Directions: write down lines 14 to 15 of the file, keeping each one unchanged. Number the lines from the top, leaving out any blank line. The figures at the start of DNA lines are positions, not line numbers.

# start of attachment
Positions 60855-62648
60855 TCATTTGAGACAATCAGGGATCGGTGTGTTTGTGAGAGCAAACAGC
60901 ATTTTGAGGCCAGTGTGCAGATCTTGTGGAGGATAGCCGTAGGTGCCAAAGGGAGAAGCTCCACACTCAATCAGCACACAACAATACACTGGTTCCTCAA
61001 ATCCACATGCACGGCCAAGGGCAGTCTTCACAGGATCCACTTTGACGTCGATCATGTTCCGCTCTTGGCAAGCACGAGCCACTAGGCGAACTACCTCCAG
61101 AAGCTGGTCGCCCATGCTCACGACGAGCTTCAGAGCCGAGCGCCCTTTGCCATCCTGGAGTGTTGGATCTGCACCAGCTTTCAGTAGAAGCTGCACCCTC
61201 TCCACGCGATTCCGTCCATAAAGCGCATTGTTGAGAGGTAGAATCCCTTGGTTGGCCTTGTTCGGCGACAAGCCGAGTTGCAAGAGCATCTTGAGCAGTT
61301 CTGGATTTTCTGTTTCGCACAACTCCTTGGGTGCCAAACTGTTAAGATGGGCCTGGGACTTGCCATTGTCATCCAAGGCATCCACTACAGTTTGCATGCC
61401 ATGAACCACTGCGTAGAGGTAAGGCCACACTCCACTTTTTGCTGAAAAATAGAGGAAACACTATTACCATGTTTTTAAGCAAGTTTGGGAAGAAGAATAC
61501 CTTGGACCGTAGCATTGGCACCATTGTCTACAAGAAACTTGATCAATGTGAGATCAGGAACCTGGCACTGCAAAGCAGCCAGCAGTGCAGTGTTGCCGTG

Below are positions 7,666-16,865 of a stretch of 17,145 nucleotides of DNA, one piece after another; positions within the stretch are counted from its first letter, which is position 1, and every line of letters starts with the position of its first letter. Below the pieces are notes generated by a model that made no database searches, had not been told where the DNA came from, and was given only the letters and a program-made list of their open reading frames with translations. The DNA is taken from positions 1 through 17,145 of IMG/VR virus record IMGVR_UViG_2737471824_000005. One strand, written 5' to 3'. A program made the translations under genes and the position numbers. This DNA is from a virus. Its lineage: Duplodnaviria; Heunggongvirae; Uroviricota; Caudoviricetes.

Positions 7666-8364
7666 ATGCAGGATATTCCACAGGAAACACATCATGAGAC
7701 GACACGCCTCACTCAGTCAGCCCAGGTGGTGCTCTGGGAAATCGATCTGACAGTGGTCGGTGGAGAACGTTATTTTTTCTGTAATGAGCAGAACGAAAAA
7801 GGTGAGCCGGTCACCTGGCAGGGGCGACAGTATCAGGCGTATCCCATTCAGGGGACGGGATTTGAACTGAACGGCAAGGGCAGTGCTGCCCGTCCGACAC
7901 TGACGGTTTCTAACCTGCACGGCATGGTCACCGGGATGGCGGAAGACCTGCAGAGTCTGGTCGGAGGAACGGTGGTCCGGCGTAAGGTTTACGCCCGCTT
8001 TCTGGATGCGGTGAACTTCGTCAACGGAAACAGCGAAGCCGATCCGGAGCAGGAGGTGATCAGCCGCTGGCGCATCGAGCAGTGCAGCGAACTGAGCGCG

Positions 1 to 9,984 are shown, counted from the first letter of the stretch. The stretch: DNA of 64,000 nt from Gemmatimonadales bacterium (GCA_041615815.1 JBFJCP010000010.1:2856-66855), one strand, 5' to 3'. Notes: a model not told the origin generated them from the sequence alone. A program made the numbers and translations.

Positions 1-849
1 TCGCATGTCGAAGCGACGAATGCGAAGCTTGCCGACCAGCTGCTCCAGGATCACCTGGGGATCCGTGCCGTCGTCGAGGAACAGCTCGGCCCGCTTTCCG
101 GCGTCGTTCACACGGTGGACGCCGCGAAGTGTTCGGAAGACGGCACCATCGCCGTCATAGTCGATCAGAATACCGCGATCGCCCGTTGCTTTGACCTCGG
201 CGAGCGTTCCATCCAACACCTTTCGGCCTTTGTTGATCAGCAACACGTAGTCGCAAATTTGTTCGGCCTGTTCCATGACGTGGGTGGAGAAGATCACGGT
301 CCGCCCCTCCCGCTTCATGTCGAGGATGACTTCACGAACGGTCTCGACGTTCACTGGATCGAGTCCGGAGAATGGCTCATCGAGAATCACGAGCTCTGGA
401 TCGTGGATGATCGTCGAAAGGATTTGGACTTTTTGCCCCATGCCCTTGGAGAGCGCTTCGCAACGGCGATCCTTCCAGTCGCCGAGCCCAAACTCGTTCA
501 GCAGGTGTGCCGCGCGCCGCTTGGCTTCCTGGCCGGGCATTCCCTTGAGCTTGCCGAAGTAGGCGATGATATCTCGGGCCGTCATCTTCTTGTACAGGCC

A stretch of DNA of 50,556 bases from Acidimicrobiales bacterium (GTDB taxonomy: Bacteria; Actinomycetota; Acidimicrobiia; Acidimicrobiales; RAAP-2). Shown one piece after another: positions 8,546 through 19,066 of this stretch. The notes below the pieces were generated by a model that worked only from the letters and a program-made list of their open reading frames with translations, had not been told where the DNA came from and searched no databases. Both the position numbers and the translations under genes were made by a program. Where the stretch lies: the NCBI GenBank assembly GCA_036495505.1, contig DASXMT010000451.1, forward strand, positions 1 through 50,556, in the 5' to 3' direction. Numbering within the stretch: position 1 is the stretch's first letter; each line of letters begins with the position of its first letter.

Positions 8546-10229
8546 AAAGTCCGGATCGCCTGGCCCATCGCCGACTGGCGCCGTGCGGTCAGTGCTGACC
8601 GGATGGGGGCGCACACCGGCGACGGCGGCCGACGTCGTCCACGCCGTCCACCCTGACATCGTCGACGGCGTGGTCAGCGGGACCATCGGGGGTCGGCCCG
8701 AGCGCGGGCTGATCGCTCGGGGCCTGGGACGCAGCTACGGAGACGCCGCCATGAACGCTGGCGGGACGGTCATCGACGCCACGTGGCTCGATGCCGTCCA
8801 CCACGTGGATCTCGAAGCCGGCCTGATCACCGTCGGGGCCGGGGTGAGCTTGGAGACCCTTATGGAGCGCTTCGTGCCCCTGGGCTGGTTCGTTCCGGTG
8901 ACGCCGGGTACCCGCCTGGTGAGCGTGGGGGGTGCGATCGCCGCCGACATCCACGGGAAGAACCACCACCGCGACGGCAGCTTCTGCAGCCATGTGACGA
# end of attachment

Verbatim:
7801 GGTGAGCCGGTCACCTGGCAGGGGCGACAGTATCAGGCGTATCCCATTCAGGGGACGGGATTTGAACTGAACGGCAAGGGCAGTGCTGCCCGTCCGACAC
7901 TGACGGTTTCTAACCTGCACGGCATGGTCACCGGGATGGCGGAAGACCTGCAGAGTCTGGTCGGAGGAACGGTGGTCCGGCGTAAGGTTTACGCCCGCTT